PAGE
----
Washington: A cluster of neurons in our spinal cord function as a “mini-brain” to help keep our bodies in balance, scientists say.
A new discovery suggests that much of the balancing act that our bodies perform when faced with certain tasks happens unconsciously, thanks to the cluster of neurons in our spinal cord to integrate sensory information and make the necessary adjustments to our muscles so that we don’t slip and fall.
The study, conducted in mice, provides the first detailed blueprint for a spinal circuit that serves as control centre for integrating motor commands from the brain with sensory information from the limbs.
A better understanding of these circuits should eventually aid in developing therapies for spinal cord injury and diseases that affect motor skills and balance, as well as the means to prevent falls for the elderly, researchers said.
“When we stand and walk, touch sensors on the soles of our feet detect subtle changes in pressure and movement. These sensors send signals to our spinal cord and then to the brain,” said Martyn Goulding, a Salk Institute for Biological Studies professor and senior author on the paper.
“Our study opens what was essentially a black box, as up until now we didn’t know how these signals are encoded or processed in the spinal cord. Moreover, it was unclear how this touch information was merged with other sensory information to control movement and posture,” said Goulding.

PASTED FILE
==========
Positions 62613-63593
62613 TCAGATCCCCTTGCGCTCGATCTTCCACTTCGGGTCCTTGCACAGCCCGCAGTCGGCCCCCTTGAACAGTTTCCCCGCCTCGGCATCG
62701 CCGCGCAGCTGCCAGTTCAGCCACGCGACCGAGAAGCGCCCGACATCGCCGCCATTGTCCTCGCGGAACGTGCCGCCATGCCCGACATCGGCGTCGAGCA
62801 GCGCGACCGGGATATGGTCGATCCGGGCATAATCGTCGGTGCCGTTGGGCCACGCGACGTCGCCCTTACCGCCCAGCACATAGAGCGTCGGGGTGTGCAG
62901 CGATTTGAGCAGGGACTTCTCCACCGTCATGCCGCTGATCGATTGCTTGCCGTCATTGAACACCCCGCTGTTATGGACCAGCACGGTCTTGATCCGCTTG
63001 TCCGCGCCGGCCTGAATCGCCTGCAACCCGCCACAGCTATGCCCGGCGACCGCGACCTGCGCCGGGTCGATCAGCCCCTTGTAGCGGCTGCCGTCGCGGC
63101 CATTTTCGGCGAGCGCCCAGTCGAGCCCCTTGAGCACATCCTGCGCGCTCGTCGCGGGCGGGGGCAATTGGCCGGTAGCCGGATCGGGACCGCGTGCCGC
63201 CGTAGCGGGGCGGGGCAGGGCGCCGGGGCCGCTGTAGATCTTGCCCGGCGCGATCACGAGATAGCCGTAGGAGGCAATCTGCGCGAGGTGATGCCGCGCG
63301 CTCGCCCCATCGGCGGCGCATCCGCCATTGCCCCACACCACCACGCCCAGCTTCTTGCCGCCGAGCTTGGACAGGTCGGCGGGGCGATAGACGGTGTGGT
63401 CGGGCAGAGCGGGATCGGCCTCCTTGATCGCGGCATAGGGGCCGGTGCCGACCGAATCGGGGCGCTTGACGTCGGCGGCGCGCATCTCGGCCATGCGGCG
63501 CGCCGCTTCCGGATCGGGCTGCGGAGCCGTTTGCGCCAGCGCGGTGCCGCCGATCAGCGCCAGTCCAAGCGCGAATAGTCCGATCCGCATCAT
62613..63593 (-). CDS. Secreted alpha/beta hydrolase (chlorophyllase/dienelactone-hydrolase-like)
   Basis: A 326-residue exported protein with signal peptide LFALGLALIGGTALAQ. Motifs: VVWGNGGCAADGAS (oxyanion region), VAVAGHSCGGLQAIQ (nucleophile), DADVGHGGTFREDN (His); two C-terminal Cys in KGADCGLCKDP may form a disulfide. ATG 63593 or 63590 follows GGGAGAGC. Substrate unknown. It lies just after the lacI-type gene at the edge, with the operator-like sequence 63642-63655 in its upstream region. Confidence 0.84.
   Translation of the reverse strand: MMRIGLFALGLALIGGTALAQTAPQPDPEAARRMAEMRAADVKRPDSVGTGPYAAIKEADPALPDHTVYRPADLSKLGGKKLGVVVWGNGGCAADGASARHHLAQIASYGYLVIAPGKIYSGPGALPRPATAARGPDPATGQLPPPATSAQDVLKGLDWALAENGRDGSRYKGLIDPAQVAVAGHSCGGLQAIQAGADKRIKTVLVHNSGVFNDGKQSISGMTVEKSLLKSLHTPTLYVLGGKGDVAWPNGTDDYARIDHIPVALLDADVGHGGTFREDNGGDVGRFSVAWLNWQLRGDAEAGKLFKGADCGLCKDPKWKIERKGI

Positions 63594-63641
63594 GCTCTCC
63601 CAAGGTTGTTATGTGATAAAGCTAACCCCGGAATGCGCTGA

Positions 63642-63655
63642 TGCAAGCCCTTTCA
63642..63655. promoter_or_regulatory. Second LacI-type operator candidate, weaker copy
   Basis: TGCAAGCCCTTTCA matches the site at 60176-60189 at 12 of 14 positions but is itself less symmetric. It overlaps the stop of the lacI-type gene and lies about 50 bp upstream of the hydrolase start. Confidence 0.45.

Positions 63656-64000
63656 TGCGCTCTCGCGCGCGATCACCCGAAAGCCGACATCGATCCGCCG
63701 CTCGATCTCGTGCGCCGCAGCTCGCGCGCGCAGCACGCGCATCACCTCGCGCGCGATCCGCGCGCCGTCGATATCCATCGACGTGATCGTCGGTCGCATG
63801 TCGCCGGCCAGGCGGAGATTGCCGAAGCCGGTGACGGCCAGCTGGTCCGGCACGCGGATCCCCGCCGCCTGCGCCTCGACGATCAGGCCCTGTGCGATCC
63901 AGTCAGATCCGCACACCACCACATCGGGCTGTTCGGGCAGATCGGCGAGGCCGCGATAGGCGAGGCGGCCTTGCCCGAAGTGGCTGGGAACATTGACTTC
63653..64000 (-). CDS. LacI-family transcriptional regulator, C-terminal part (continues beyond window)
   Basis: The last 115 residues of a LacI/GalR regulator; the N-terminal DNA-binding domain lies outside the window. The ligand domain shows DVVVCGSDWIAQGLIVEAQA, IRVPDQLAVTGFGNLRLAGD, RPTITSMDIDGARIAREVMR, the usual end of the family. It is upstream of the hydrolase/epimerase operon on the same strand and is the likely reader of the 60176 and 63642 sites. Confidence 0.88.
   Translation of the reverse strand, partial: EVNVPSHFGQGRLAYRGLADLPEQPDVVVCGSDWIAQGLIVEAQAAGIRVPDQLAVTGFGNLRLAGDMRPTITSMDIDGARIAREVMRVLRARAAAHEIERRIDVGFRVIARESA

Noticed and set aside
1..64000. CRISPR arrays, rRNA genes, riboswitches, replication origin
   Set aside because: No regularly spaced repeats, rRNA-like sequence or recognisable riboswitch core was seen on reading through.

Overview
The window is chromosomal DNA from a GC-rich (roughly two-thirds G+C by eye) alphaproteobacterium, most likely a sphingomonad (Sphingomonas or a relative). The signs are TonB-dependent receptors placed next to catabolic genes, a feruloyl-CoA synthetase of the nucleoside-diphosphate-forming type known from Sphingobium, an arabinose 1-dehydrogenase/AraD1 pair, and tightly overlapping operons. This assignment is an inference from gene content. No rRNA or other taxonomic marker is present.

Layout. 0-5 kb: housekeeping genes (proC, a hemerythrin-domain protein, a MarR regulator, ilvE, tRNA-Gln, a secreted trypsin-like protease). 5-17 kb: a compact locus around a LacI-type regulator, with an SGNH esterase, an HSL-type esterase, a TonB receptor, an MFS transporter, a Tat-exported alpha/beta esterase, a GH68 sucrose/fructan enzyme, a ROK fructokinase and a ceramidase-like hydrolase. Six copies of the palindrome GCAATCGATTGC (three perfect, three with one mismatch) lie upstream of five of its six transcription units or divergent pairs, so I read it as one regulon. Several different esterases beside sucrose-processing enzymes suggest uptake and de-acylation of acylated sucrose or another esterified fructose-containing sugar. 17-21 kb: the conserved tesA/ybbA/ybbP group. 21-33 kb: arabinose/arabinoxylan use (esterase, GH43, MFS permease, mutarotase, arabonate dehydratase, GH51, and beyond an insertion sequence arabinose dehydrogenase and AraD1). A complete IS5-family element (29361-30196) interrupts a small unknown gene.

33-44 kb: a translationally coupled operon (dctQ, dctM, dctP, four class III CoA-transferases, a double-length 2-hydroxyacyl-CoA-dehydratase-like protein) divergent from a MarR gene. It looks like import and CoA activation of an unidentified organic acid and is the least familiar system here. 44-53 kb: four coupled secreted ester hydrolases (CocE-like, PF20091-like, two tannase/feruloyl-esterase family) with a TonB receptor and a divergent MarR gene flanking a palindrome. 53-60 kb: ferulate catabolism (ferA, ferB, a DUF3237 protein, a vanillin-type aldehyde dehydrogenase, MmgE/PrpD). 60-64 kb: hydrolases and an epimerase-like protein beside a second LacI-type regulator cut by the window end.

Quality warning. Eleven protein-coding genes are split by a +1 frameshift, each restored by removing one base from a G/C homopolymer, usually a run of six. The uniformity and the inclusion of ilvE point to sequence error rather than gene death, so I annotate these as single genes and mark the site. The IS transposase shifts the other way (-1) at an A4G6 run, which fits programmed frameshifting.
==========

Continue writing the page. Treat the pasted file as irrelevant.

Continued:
While the brain’s role in cerebral achievements such as philosophy, mathematics and art often take centre stage, much of what the nervous system does is to use information gathered from our environment to guide our movements.
Walking across that icy parking lot, for instance, engages a number of our senses to prevent us from falling. Our eyes tell us whether we’re on shiny black ice or damp asphalt.
Balance sensors in our ear canals keep our heads level with the ground. And sensors in our muscles and joints track the changing positions of our arms and legs.
Every millisecond, multiple streams of information, including signals from the light touch transmission pathway that Goulding’s team has identified, flow into the brain.
One way the brain handles this data is by preprocessing it in sensory way stations such as the eye or spinal cord.
The eye, for instance, has a layer of neurons and light sensors at its back that performs visual calculations – a process known as “encoding” – before the information goes on to the visual centres in the brain.
In the case of touch, scientists have long thought that the neurological choreography of movement relies on data-crunching circuits in the spinal cord.
But until now, it has been exceedingly difficult to precisely identify the types of neurons involved and chart how they are wired together.
The research was published in the journal Cell.
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